Silent Weapon by Andy McNab

A high-speed chase through the backstreets of Lagos and an unexpected bomb explosion in the jungle – all in a day’s work for soldier Sean Harker. Read an extract of Silent Weapon by Andy McNab

Monday 31 July, 21:00 GMT+1

Sean Harker saw the danger racing towards them in the headlights.

‘Target is fifty – that’s five zero—’

‘Brace! ’ Sean shouted. He kept his grip on the steering wheel – too late, too dangerous to swerve – and felt the bone-crunching thud run through his body as the Land Rover Wolf hit the pothole. He lurched into his seat belt. In the split second before the engine caught up with the fact that the vehicle had slowed down, Sean had jammed his foot on the clutch, shoved the stick one gear too low and released the clutch again.

His foot stayed on the accelerator. The engine howled and the whole vehicle lunged forward, hurling him and a section of seven heavily armed bastards down the streets of night-time Lagos in pursuit of two fleeing terrorist suspects.

‘Bloody hell, Stenders!’ That was Johnny ‘Shitey’ Bright, one member of his human cargo clinging on in the back. None of them had belts.

Corporal Joe Wolston, next to him in the front, tugged at his seat belt to loosen its death grip on his body.

‘Try not to lose the lads, Harker?’ he grunted with all the cool and authority of a man who had faced worse shit than Sean ever had. He tugged the mike of his PRR back towards his mouth and finished his report.

‘Target is fifty – that’s five zero metres ahead.’

Sean bared his teeth. Even at this speed, the blast of warm tropical night air in his face made sweat trickle down beneath the rim of his domed Mk 7 helmet. He shook his head to keep the drops from stinging his eyes as he fixed them on the swerving tail light of the target ahead. His arms ached from hauling the powerful vehicle round the rubbish heaps, and clapped-out cars, and crowds of Nigerians out to enjoy the city nightlife.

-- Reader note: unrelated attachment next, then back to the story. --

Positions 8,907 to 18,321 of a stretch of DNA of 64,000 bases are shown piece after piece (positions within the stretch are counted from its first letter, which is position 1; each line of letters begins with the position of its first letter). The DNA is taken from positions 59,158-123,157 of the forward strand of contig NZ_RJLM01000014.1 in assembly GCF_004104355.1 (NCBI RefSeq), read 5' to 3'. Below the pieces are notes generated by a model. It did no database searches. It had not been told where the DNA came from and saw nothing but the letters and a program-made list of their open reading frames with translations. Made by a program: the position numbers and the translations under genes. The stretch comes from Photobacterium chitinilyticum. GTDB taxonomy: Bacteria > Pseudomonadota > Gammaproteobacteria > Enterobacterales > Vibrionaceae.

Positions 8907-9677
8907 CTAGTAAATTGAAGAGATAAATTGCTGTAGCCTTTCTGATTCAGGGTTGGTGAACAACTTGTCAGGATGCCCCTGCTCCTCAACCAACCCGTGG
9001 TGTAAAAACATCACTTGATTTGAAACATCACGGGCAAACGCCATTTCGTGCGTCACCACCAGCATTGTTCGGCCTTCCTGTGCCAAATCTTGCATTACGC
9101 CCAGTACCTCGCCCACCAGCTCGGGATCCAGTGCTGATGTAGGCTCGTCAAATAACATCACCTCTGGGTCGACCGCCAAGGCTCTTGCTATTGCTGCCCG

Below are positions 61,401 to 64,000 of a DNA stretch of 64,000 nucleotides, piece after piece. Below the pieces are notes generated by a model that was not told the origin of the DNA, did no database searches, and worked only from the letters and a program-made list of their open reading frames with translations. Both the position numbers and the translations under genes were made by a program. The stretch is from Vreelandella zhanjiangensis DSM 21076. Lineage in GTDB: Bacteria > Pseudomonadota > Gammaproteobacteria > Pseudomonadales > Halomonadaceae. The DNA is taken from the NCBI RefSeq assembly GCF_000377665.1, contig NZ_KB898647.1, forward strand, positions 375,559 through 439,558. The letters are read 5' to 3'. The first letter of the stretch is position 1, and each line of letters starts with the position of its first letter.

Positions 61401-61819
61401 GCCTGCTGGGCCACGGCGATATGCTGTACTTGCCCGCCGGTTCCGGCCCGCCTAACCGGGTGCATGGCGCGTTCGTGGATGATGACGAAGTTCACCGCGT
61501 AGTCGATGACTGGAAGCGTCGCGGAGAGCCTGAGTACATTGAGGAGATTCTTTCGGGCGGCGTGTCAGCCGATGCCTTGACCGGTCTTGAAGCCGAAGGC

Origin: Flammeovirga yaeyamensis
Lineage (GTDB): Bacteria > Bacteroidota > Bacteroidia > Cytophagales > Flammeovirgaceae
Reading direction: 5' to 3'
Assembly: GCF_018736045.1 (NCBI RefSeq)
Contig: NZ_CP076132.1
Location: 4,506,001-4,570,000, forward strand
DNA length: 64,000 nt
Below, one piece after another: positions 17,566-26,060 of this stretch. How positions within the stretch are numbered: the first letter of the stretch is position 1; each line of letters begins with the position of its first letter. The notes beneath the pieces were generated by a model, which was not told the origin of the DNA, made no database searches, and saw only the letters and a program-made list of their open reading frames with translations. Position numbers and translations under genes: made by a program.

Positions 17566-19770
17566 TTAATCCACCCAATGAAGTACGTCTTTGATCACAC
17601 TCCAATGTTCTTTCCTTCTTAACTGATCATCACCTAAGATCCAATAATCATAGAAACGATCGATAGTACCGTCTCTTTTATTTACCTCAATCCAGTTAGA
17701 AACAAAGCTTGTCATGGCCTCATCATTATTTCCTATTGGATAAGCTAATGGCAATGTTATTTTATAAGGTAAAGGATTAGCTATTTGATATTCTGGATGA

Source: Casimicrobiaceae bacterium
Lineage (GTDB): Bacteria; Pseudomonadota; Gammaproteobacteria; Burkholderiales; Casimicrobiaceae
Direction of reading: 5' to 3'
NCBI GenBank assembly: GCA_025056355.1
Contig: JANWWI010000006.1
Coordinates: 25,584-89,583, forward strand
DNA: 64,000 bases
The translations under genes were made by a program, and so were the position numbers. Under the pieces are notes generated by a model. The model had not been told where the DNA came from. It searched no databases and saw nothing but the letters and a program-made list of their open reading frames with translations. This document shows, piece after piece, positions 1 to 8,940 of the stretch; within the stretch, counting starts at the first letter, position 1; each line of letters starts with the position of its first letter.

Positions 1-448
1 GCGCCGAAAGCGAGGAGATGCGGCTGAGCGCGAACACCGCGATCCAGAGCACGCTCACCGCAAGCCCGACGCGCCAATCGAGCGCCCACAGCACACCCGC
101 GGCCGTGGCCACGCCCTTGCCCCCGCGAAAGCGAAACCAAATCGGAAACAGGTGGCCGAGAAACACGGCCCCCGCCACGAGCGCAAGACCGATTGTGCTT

But it felt good. After six months of taking care – looking twice at every shadow in case it contained an insurgent, at every bump in the road in case it concealed an IED – the British Army were now the ones in pursuit. Pity the two guys ahead. If the lads could just catch up with this pair, then they would be on the receiving end of six months’ pent-up tension.

And the Wolf was gaining. The two suspects were on a scooter, and its little putt-putt engine could never compete with a 300Tdi – on the straight and level, that is. Earlier they had tried to make a break down Lagos’s A1 highway, and the Wolf had come within metres of them. Then they had veered off onto a side road, and the game got harder again. The Wolf had power, but it also had bulk. It couldn’t just dance round any obstacles in the way, and it couldn’t just go through them, either.

But, Sean told himself as the speedo crept up and the revs crept down, all things considered, a fifty-metre gap swerving about in this traffic stream was pretty fucking good. None of the other lads could have done it. It wasn’t the first car chase he had been in, though it was the first where he was the one doing the chasing. He wondered if the cops he had so often led a dance round the North Circular in a wired Beamer or Merc had got as much of a blast as he was getting now.

And speaking of cops, there they were – a fence of flashing blue and red lights racing down the road towards them. Within a couple of minutes the suspects would have to turn off again. 

Silent Weapon

Left or right? Sean braced himself, ready to match whichever way they went

Wolston spoke into the PRR. ‘Hound One, what is your position?’

‘On Herbert Macaulay Road, heading south. Estimate we are running parallel to your course, probably half a k behind.’

The platoon’s other section was in a Wolf like theirs, under the command of Sergeant Phil Adams. Adams’s voice was crackly in their ears. PRR was designed to hold platoons together on foot, not coordinate vehicle chases, and the second Wolf must have been right on the edge of the radio’s 500-metre range.

‘Roger that, Hound One,’ Wolston confirmed. ‘You going to come and join us?’

‘Negative – local int suggests that any moment now your lads are going to hang a left, and then we will converge—’

The scooter’s red tail light suddenly ducked off to the left, darting between a bus and an ancient VW Beetle.

‘There they go!’ Sean shouted. He just managed to bring the speeding two-tonne vehicle round without turning it over. The tyres ground against the road surface, digging into the loose grit and gravel and spitting them behind as the Wolf took to its new course.

‘Hound One, that’s the players heading towards Herbert Macaulay, ETA one minute. How did you know it would be left?’ Wolston asked.

‘Local liaison says they’ll be heading for Makoko. That is a shanty town – half of it’s on stilts over the lagoon.’